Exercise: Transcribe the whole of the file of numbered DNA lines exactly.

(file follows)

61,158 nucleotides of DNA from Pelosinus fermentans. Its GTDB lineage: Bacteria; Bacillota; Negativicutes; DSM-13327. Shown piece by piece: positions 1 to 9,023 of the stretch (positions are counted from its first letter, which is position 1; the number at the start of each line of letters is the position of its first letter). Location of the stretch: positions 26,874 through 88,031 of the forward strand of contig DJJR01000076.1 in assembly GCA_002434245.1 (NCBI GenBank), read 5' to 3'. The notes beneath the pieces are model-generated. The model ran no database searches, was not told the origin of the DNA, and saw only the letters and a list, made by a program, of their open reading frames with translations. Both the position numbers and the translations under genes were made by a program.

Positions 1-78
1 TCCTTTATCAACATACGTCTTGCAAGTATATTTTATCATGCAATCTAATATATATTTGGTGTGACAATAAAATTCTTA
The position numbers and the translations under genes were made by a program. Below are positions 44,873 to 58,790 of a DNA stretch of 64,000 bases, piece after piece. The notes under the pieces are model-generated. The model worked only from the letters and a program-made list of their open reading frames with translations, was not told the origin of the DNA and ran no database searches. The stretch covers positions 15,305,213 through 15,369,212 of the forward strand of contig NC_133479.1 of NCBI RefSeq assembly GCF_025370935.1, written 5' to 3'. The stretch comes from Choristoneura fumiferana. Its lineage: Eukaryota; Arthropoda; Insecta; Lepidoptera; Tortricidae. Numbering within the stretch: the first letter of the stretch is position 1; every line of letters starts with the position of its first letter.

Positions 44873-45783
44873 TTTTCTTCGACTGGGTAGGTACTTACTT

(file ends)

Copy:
61,158 nucleotides of DNA from Pelosinus fermentans. Its GTDB lineage: Bacteria; Bacillota; Negativicutes; DSM-13327. Shown piece by piece: positions 1 to 9,023 of the stretch (positions are counted from its first letter, which is position 1; the number at the start of each line of letters is the position of its first letter). Location of the stretch: positions 26,874 through 88,031 of the forward strand of contig DJJR01000076.1 in assembly GCA_002434245.1 (NCBI GenBank), read 5' to 3'. The notes beneath the pieces are model-generated. The model ran no database searches, was not told the origin of the DNA, and saw only the letters and a list, made by a program, of their open reading frames with translations. Both the position numbers and the translations under genes were made by a program.

Positions 1-78
1 TCCTTTATCAACATACGTCTTGCAAGTATATTTTATCATGCAATCTAATATATATTTGGTGTGACAATAAAATTCTTA
The position numbers and the translations under genes were made by a program. Below are positions 44,873 to 58,790 of a DNA stretch of 64,000 bases, piece after piece. The notes under the pieces are model-generated. The model worked only from the letters and a program-made list of their open reading frames with translations, was not told the origin of the DNA and ran no database searches. The stretch covers positions 15,305,213 through 15,369,212 of the forward strand of contig NC_133479.1 of NCBI RefSeq assembly GCF_025370935.1, written 5' to 3'. The stretch comes from Choristoneura fumiferana. Its lineage: Eukaryota; Arthropoda; Insecta; Lepidoptera; Tortricidae. Numbering within the stretch: the first letter of the stretch is position 1; every line of letters starts with the position of its first letter.

Positions 44873-45783
44873 TTTTCTTCGACTGGGTAGGTACTTACTT